Apple, admitting no guilt, settles iPhone throttling suit

“I’m committed to holding these goliath technology companies to account if they conceal the truth from their users.” — Arizona state attorney general

From Tony Romm’s “Apple to pay $113 million to settle state investigation into iPhone ‘batterygate’” posted Wednesday in the Washington Post:

Apple will pay $113 million to settle an investigation by nearly three dozen states into the tech giant’s past practice of slowing customers’ old iPhones in an attempt to preserve their batteries.

The company’s much maligned throttling efforts drew nationwide scorn when they came to light in 2017, stunning consumers who at the time saw it as an attempt to nudge them into buying newer, more expensive devices. States led by Arizona, Arkansas and Indiana soon opened a probe of the matter, and on Wednesday, they secured a financial penalty and legal commitment from Apple to be more transparent in the future.

“Big Tech must stop manipulating consumers and tell them the whole truth about their practices and products,” Arizona Attorney General Mark Brnovich said in a statement. “I’m committed to holding these goliath technology companies to account if they conceal the truth from their users.”

My take: Give that man a slingshot!

See also: Apple swapped out 11 million iPhone batteries

11 Comments

  1. David Emery said:
    There’s nothing worse than a state attorney general out to make political points!

    3
    November 18, 2020
  2. Alan Hochstein said:
    I rarely respond to articles, but since I am an electrical engineer, I think Apple was correct in throttling the processor so that the phone would not die while a customer was in the middle of making a 911 call. If you look at most modern processors, when they start to overheat, the speed is slowed down to protect the hardware. What Apple did is no different.

    3
    November 18, 2020
  3. Gregg Thurman said:
    My take: Give that man a slingshot!

    Give that man another soap box. The box he’s standing on now isn’t big enough for his ego.

    2
    November 18, 2020
  4. Lalit Jagtap said:
    I am happy that Apple is admitting its mistake, and enriching its culture. Everyone makes mistakes, I have faith that Team Apple will not repeat such a mistake again.

    0
    November 18, 2020
  5. Robert Stack said:
    As I understand this situation, the issue isn’t so much that Apple slowed things down but instead that they did not disclose that they were slowing things down (and the reason why). This allowed others to discover and define the problem and ascribe a phony rationale (Apple is slowing things down so you think you need a new phone!). If only Apple had been open about this, they likely would have been applauded for taking this action, but instead their culture of secrecy cost them. Lesson learned, I hope!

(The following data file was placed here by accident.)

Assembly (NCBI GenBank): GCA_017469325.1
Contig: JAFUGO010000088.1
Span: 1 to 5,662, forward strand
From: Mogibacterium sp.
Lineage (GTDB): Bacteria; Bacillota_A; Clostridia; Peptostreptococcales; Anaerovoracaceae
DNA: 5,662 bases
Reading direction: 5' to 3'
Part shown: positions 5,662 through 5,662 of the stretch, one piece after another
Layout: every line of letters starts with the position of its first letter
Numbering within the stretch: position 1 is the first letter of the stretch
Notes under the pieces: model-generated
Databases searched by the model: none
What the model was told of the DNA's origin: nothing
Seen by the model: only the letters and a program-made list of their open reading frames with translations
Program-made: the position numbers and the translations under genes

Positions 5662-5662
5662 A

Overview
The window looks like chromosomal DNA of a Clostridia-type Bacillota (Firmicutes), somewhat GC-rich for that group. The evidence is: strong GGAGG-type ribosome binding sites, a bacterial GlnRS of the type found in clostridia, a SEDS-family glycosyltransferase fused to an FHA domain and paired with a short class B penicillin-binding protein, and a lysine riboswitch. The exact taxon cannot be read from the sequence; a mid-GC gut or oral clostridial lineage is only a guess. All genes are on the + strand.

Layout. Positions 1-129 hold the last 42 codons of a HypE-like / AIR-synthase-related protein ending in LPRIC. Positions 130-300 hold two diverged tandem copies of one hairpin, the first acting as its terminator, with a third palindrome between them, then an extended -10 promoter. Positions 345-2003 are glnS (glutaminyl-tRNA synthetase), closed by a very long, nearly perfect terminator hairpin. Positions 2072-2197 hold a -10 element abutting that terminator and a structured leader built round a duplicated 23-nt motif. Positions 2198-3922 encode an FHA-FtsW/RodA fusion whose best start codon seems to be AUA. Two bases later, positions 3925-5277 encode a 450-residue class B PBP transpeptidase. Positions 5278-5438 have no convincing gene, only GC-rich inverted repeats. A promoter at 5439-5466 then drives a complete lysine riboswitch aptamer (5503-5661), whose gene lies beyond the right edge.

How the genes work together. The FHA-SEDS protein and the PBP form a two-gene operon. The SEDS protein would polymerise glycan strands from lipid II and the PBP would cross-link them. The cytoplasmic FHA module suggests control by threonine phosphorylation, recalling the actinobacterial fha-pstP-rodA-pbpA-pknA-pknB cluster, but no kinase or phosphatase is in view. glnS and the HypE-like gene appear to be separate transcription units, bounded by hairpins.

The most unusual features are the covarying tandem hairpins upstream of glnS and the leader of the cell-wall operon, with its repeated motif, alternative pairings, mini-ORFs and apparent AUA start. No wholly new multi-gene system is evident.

2
    November 18, 2020
  6. Thomas Larkin said:
    How many people were actually “outraged” by not being told about this simple behind the scenes measure to keep people’s phones from crashing, I wonder?

    1
    November 18, 2020
    • David Emery said:
      Do I answer this question from before or after I get contacted by the class action law firm?

      2
      November 18, 2020
    • Kirk DeBernardi said:
      @ Thomas Larkin —

      Best point yet.

      0
      November 19, 2020
  7. Jerry Doyle said:
    Let’s see…. 3 years litigation by 36 states and settlement of 113M. That’s about 3M per state, if proportioned in settlement.

    When I think of all the fraud, abuse and crimes perpetrated daily on unsuspecting consumers through lifting of their savings, false storm damaged repairs or no repairs, the extensive pollutant & chemicals released & sustained by communities, neighborhoods, & into the nations rivers & streams, defective products sold on the markets, etc., etc., then this suit seems petty.

    If I’m not mistaken, Apple subsequently replaced affected folk’s old batteries with new ones a couple years back. Why are we even here today with this settlement?

    3
    November 18, 2020
  8. Thomas Larkin said:
    State sponsored shake down, because they can?

    1
    November 18, 2020

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